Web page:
Journal Article

Impact of Pneumococcal Vaccination on the Incidence of Pneumonia by HIV Infection Status among Patients Enrolled in the Veterans Aging Cohort 5-Site Study

Maria C. Rodriguez-Barradas, Joseph Goulet, Sheldon Brown, Matthew Bidwell Goetz, David Rimland, Michael S. Simberkoff, Kristina Crothers and Amy C. Justice

in Clinical Infectious Diseases

Published on behalf of Infectious Diseases Society of America

Volume 46, issue 7, pages 1093-1100
Published in print April 2008 | ISSN: 1058-4838
Published online April 2008 | e-ISSN: 1537-6591 | DOI: http://dx.doi.org/10.1086/529201
Impact of Pneumococcal Vaccination on the Incidence of Pneumonia by HIV Infection Status among Patients Enrolled in the Veterans Aging Cohort 5-Site Study

More Like This

Show all results sharing these subjects:

  • Infectious Diseases
  • Immunology
  • Public Health and Epidemiology
  • Microbiology

GO

Show Summary Details

Preview

Background. Human immunodeficiency virus (HIV)—infected persons have a high incidence of pneumonia and pneumococcal disease. Benefits of vaccination with the 23-valent pneumococcal polysaccharide vaccine (PPV) among these patients continue to be debated.

Methods. The impact of PPV vaccination on the incidence of pneumonia events (i.e., the composite of pneumococcal pneumonia and pneumonia due to nonspecified organisms) was examined among participants in the Veterans Aging Cohort 5-Site Study, an ongoing prospective study of HIV-infected patients matched to an HIV-uninfected control group. Dates of PPV vaccination and pneumonia were determined by retrospective review of electronic medical records. Time to events was measured for up to 2 years from PPV vaccination or from enrollment for vaccinated and unvaccinated patients, respectively. Kaplan-Meier and Cox proportional hazards regression methods were used to examine the incidence of pneumonia by HIV infection and PPV vaccination status.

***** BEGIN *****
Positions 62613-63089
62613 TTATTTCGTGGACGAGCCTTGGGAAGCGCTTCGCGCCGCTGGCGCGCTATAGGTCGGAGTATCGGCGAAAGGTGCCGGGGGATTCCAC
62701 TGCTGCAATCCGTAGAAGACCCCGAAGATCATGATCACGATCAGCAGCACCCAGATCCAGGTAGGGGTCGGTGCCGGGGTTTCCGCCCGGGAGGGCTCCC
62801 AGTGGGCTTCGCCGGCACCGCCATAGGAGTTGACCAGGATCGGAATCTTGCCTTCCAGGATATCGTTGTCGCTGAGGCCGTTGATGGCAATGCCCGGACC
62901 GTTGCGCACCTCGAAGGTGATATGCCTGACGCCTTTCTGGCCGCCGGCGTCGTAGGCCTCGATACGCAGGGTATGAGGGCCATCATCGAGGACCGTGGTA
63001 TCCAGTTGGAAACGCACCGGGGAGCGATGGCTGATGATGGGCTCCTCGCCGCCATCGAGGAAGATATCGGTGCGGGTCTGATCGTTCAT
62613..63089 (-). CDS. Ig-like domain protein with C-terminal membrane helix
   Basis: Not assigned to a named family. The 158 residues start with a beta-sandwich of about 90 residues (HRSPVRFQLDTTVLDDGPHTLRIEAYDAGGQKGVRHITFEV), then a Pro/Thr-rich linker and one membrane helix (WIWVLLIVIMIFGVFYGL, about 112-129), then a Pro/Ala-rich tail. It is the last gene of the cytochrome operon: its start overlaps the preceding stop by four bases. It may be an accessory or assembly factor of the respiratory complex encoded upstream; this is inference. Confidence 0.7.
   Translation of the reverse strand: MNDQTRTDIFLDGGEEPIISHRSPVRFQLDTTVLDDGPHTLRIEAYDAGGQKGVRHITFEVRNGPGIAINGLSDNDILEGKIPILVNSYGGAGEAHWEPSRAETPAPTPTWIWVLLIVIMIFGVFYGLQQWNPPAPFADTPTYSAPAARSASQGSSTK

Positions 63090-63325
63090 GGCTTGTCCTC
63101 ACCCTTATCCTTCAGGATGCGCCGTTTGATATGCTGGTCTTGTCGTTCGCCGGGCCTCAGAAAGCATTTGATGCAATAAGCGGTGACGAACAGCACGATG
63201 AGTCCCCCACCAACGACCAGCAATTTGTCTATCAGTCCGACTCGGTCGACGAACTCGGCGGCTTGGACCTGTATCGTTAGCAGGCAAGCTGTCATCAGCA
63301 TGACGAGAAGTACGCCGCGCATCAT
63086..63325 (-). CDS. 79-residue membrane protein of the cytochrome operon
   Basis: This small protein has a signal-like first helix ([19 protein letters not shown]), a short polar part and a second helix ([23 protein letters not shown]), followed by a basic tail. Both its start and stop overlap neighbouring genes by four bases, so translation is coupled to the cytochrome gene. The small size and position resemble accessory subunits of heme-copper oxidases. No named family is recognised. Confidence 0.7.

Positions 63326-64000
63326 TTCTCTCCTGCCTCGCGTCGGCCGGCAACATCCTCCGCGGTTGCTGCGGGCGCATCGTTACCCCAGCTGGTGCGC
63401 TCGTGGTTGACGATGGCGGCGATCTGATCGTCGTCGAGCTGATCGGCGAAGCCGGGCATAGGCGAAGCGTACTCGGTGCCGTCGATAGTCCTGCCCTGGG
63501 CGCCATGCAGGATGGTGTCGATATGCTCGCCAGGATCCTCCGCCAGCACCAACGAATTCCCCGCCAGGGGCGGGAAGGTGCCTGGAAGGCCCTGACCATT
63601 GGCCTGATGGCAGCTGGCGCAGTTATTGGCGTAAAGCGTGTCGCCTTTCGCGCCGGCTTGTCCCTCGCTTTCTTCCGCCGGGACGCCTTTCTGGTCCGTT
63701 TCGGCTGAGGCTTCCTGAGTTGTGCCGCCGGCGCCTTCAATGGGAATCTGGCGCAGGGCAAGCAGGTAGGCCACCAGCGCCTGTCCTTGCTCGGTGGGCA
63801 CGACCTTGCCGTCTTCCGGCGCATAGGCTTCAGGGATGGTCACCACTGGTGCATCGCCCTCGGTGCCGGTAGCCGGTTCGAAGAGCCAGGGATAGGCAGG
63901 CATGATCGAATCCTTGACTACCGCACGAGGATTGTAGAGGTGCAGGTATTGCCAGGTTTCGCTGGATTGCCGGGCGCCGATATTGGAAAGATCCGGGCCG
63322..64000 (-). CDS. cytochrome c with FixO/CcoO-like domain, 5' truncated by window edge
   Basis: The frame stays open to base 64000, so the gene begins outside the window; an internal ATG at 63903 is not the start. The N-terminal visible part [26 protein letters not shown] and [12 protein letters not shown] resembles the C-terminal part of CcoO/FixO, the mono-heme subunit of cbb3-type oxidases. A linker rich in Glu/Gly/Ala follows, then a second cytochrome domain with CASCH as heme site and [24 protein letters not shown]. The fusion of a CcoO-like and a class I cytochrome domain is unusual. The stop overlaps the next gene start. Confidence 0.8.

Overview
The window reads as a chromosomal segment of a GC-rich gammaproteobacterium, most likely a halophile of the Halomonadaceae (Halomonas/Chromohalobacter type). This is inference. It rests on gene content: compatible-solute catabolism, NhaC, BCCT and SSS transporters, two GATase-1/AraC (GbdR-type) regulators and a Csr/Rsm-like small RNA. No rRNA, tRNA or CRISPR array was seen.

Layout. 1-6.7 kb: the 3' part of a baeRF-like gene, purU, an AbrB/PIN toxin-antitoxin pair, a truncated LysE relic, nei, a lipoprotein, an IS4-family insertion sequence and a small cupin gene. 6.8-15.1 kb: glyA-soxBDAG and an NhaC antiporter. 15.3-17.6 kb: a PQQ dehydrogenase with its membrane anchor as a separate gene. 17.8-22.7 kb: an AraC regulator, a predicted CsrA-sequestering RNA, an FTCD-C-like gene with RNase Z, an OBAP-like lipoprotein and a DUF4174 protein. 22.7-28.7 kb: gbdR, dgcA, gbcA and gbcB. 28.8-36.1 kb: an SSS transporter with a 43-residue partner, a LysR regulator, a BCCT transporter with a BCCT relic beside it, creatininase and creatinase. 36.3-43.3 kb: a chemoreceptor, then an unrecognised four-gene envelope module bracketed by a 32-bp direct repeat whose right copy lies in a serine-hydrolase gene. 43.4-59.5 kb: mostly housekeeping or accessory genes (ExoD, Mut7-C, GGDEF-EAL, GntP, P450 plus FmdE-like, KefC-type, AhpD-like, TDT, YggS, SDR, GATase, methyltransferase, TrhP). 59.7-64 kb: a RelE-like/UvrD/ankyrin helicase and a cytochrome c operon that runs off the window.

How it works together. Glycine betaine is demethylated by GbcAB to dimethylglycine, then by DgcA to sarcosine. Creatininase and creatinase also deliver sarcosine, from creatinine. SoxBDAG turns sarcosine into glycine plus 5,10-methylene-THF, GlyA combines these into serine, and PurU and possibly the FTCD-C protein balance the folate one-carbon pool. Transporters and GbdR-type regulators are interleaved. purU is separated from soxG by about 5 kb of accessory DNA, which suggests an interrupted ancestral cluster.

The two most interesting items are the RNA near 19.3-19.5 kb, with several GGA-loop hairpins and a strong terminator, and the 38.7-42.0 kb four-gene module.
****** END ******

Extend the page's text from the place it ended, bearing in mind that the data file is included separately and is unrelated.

Results. Among 692 HIV-uninfected and 934 HIV-infected study participants, 59% were vaccinated with PPV. The 2-year incidence of pneumonia was 6% (97 participants developed pneumonia). HIV-infected patients had a higher rate of pneumonia (hazard ratio, 5.81; 95% confidence interval, 3.15–10.71); overall, vaccinated patients showed a trend toward lower risk of pneumonia (hazard ratio, 0.75; 95% confidence interval, 0.50–1.13). Among HIV-infected patients, after controlling for HIV-specific and other variables, vaccination significantly reduced the risk of pneumonia (hazard ratio, 0.65; 95% confidence interval, 0.42–1.00); current smoking, low hemoglobin level, and low CD4 cell count significantly increased such risk. The effect of PPV vaccination among HIV-uninfected patients was not significant.

Conclusions. Among HIV-infected patients, PPV vaccination offered protection against pneumonia. Smoking cessation needs to be pursued as an additional strategy for preventing pneumonia.

Journal Article.  4301 words.  Illustrated.

Subjects: Infectious Diseases ; Immunology ; Public Health and Epidemiology ; Microbiology

Full text: subscription required

How to subscribe Recommend to my Librarian

Users without a subscription are not able to see the full content. Please, subscribe or login to access all content.